Anyway, more on topic, I think since Wesnoth is pretty Lotrish already, it could certainly use Halflings (there was a neat UMC faction made by Mystic X and Velensk 'bout those, btw). Any D&D monster type could fit, too: kobolds, gnolls, mindflayers... Not very creative, I know, but heh ;)
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Re: [brainstorm] New Wesnoth Species?

Post by eyerouge » July 28th, 2010, 7:14 pm

invader:
thespaceinvader wrote:It's relatively unrealistic that a world should spawn one sentient species, let alone 12! It's worth remembering that it's more realistic, interesting /../ to make different cultural groups of the same species,/../ It's easier to believe, to me, that a different racial group of an already-known species could make a relatively quiet appearance
few vs many
I agree that it's generally a bad idea to just keep adding species after species just for the sake of it. I also think we agree on it being a better idea to have fewer and more well developed species around than having plenty of shallow ones. In the end, it's not about quantity - it's about quality, however we'd define that in this interesting topic.
invader:

It's my impression (and it may be wrong..) that many games, especially when aiming towards a younger audience, rather go with quantity than quality and have a zillion species around, with very little to differentiate them other than the artwork itself in best case scenarios.

Thus, I wouldn't suggest or advocate that new species are included in the game itself: On the contrary, seeing new characters within each faction or species family would interest me far more on a personal level.

Despite that, I still want people to post their own visions of what they would picture is around in the Wesnoth universe. To me it's fascinating to see how somebody perceives the potential of the Wesnoth universe and how it could maybe look like to different individuals.

I'm curious, because it tells me something about their own creativity and interpretation of the game. I'm confident many of the suggestions (if ones are ever made) would of course be generic and overlap - as Dixie writes - it's hard creating something new under the sun ;) That alone should however not discourage people from trying. Instead, they should just try harder, if they're interested in this kind of stuff at all that is.

realism
Discussing what's real or not in a fictional fantasy world is hard for me.

My guess is that when people do it they have some kind of paradigm they use, some kind of framework that defines the reality of their world. We seem to have been around the forum an equal amount of time using these nicks, but I openly admit I am clueless about Wesnoth lore and how/what officially defines the framework I write about. Hence, I don't question what's real or not in Wesnoth, even if I enjoy discussing the process of creating reality.

In my mind Wesnoth becomes whatever it's developers, and to an extent community, make of it. As a ridiculous example and for all I know Santa could be introduced into the game if the dev team wanted it enough ;) People could easily make up whatever fiction that explains his presence in a "realistic enough" way, and so on. Sufficient to say, a lot can be explained (away) and incorporated if somebody puts his/her mind to it.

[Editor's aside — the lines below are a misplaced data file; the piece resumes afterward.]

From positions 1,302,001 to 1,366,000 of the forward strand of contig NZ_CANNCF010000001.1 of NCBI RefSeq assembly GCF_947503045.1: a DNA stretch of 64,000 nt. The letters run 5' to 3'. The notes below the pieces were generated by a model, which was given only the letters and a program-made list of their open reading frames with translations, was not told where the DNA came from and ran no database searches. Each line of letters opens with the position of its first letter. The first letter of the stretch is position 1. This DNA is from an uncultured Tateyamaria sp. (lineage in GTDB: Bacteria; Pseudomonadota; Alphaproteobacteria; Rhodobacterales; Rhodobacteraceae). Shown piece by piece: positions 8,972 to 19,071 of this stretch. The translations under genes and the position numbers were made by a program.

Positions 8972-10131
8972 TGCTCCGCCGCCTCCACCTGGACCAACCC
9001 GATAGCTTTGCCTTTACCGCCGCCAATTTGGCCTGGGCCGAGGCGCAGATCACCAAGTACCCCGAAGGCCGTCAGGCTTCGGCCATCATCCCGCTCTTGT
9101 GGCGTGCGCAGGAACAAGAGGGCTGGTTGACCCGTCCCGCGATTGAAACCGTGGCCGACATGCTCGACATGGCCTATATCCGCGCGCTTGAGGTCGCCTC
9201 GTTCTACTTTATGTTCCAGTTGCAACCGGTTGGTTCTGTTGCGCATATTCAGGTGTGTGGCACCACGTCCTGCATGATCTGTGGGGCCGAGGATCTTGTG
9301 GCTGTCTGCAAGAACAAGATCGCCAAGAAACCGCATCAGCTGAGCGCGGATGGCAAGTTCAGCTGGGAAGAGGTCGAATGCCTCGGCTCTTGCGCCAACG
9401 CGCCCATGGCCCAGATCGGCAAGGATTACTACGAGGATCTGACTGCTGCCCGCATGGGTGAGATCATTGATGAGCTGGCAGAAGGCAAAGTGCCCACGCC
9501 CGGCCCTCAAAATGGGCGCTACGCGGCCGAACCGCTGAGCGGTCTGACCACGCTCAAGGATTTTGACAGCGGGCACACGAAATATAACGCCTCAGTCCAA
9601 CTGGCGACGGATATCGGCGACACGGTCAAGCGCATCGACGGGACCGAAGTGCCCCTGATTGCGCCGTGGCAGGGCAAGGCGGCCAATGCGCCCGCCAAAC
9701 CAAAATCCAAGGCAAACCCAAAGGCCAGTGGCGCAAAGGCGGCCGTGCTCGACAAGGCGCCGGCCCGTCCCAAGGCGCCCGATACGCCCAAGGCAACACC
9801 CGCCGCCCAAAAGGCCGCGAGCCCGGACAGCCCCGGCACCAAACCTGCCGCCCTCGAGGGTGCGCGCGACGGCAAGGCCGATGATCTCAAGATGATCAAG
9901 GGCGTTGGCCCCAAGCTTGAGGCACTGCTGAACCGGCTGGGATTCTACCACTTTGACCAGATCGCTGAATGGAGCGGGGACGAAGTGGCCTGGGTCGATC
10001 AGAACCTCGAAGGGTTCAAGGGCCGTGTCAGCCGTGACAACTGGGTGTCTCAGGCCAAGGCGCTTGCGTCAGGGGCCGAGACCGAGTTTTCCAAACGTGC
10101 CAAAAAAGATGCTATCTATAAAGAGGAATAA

Now, I'm still not suggesting this should be done, as that's not this threads purpose. I'm only replying in response to the realism argument. Clearly, what's real is what you guys "make real". It brings me to the means of measure:

Here I suspect, and please correct me if I'm wrong, that the reality in the Wesnoth universe as I guess you and several others, myself included, picture it is pretty close to our own in several regards: For example, the same physics seem to apply (an apple doesn't fall up into the sky ; ) and you mention the probability of how many sentient species a planet could spawn. I agree it's, as we know our own world today, very unlikely that a planet would have many "intelligent" species rampaging around.

That said, I don't think that should necessarily lead to the conclusion that a "good fantasy world" shouldn't have 12 or more species around. As somebody else mentions in this thread, the LotR world seems like a popular one. I'll try not to discuss if that entails it's a good one or not ;) but what we can objectively agree on is that it has plenty of sentient species in it. (Or does it? Hrm.. small homoerotic dwarfs that tickle each other and laugh aka "halflings", orc and goblin(?) guys, humans, undead, real dwarfs, elfs... and more? Ah, I'm clueless about this too...)

As for realism, let's make this challenging and "keep it real": I could still picture a very huge planet with several separate continents and eco-systems spawning more sentient creatures than a smaller one where all is linked. I'm not a biologist and don't know if what I suggest holds any merit, it's a simple guess, judging from what we can observe here on earth today. This does of course tell us nothing about the "actualities" of the planet (Irdya?) where Wesnoth is taking place.

The strongest argument against filling a planet with species is, perhaps, the one you initiated with - the one about getting cultural depth instead of shallow quantity and quasi-identities. That alone is often a good reason to not branch out a game too wide species wise. :) Actually, because of this post and your reply, I'll add this into the WT design documents.